550_asl_yardShipbuilding and repair drive ASL Marine's earnings, and its shipyards are operating at near full capacity. Company photo

FIDELITY MANAGEMENT AND RESEARCH (FMR) has become a substantial shareholder of ASL Marine, 3 weeks after 
it posted a 40% year-on-year surge in net profit attributable to shareholders to reach S$45.3 million.

On 18 Sep, one of the world’s largest mutual fund and financial services groups, FMR, purchased 20,000 ASL shares at 67 cents each from the open market, raising its deemed interest to 5%.

The share purchase perhaps reflects FMR's vote of confidence to the shipyard's bold foray into speculative newbuilds in a bid to raise profitability at a time when vessel values are at rock bottom.

According to Bloomberg data, other institutional investors with stakes in ASL include Deutsche Bank (4.9%), John Handcock Investment, Manulife, and Dimensional Fund Advisors. 

Gearing up to boost margins

AngKokTian ferryASL Marine managing director Ang Kok Tian.
NextInsight file photo
ASL is building 4 generic AHTS vessels prior to customer order and financing the construction through a S$170 million bond issue.

In his report dated 29 August, CIMB analyst Yeo Zhi Bin noted that such on-demand vessels can fetch net margins of 30%, compared to an average gross margin of 12.5% on its order book.

Mr Yeo believes that the shipyard’s foray into building anchor handlers before newbuilding orders are placed can provide a strong boost to its margins.

The analyst maintained his ‘Outperform’ rating on the stock with a target price of 86 cents. This translates into a 28.4% upside from its closing price of 67 cents on 23 September.

Offshore demand sustaining earnings growth

The integrated marine service group posted a 19.0% growth in FY2013 revenue to S$465.4 million and a 47.0% growth in gross profit to S$83.6 million.

Shipbuilding is its core earnings driver, contributing 45% of group gross profit in FY2013.

Its shipbuilding business specializes in building and repair of OSVs, dredgers, tugs & barges, and tankers.

It has 4 yards in Singapore, Batam and Guangdong operating near full capacity with an order book of S$370 million, of which S$250 million is expected to be recognized in FY2014.

Segment revenue increased by 29.2% to S$289.4 million in FY2013 mainly due to more units of offshore support vessels being constructed.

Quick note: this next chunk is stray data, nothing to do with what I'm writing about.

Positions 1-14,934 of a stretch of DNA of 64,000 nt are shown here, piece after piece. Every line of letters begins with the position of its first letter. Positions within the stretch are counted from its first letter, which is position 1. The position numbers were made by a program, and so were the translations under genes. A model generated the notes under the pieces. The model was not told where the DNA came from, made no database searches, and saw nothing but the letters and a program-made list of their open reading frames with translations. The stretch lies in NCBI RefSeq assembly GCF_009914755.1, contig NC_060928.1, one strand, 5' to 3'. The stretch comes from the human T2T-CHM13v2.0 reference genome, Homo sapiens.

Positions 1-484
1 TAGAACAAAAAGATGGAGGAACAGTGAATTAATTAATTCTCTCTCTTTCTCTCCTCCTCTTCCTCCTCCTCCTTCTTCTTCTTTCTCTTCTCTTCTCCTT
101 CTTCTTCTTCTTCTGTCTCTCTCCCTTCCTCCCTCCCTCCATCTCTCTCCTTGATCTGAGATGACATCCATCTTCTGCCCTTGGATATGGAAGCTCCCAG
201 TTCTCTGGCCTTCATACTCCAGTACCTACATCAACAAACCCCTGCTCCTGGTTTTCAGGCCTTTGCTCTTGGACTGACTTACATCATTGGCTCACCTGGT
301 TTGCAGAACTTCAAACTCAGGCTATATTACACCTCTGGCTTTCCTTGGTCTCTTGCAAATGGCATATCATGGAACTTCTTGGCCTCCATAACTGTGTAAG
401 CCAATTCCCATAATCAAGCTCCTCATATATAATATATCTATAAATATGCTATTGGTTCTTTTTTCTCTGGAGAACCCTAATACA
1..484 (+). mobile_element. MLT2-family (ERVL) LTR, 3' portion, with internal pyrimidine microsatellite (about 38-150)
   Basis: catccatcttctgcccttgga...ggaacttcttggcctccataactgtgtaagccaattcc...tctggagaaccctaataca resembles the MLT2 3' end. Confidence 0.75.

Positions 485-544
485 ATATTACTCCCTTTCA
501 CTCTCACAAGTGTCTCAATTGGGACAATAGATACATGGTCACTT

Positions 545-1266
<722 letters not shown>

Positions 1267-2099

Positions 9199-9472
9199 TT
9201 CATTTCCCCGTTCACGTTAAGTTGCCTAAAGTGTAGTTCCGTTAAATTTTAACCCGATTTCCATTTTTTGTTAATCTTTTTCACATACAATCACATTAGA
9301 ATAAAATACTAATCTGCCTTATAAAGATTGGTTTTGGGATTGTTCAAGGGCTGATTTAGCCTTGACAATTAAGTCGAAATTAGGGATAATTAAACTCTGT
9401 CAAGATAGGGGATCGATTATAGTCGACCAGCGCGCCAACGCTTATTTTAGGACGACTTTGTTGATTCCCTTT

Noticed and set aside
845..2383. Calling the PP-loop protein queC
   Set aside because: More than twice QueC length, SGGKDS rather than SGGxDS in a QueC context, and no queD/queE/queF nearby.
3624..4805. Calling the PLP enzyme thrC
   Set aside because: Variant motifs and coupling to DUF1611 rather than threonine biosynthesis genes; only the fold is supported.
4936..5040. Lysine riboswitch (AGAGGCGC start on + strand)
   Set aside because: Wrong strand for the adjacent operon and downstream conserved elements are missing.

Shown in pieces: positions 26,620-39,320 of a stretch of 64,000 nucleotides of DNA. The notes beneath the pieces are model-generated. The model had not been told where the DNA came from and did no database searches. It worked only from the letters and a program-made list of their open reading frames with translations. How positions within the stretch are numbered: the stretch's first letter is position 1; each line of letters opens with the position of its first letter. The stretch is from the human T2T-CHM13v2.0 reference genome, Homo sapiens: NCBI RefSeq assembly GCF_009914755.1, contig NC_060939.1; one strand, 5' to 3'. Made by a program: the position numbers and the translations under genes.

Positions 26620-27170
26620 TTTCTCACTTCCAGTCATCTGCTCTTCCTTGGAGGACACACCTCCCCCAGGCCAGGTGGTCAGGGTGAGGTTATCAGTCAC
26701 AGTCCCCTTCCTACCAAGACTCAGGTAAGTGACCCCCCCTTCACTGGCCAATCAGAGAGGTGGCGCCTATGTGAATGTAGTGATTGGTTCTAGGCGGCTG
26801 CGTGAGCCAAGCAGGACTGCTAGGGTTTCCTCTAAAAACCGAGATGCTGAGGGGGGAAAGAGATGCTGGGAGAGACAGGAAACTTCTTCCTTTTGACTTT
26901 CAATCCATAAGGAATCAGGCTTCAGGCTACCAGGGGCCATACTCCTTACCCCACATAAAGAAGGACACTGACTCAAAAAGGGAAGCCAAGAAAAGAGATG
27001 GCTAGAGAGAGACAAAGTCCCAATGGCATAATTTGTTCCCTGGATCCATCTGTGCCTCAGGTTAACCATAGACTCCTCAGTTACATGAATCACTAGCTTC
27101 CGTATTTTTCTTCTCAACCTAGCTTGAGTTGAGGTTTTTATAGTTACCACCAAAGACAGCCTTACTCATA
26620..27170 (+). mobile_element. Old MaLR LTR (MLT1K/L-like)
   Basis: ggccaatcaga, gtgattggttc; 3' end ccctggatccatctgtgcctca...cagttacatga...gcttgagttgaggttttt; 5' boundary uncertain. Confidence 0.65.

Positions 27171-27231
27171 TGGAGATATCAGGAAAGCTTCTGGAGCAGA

altWhile shipbuilding was the main driver of ASL Marine's earnings with gross profit contribution of 45% in FY2013, its segment gross margin was only 13.0%, compared with 29.4% for shiprepair and conversion, and 27.4% for shipchartering.Ship repair and conversion contributed 28% to group gross profit in FY2013, but segment revenue was down 18.8% at S$72.4 million as had a higher base in FY2012 from a FPSO conversion job.

Ship chartering contributed 25% of group gross profit in FY2013.

It has a fleet of 156 vessels comprising of tugs and barges, AHT, AHTS, chemical tankers and ROV support vessels deployed in Singapore, Indonesia, Malaysia and Australia.

Vessel utilization was 70% for tugs, 66% for barges and 78% for offshore support vessels.

Segment revenue increased by 7.7% to S$84.1 million to due additional charter income from anchor handlers acquired during the year.

Its engineering segment, comprising of Engineering, Engineered Dredger Products & Dredgers; and Components & Services under the VOSTA LMG group, contributed 2% to group gross profit.

ASL managing director Ang Kok Tian cited the following positive factors on the company’s outlook:

>> Sustained oil prices and an increasing focus on deepwater oil fields have supported the growth in global oil and gas exploration and production expenditures, boosting newbuild demand for offshore support vessels and healthy charter rates

>> Yards in Batam are expected to benefit from Indonesia’s cabotage law and high level of vessel demand

>> Large LNG fields in Australia are spurring demand for offshore support vessels.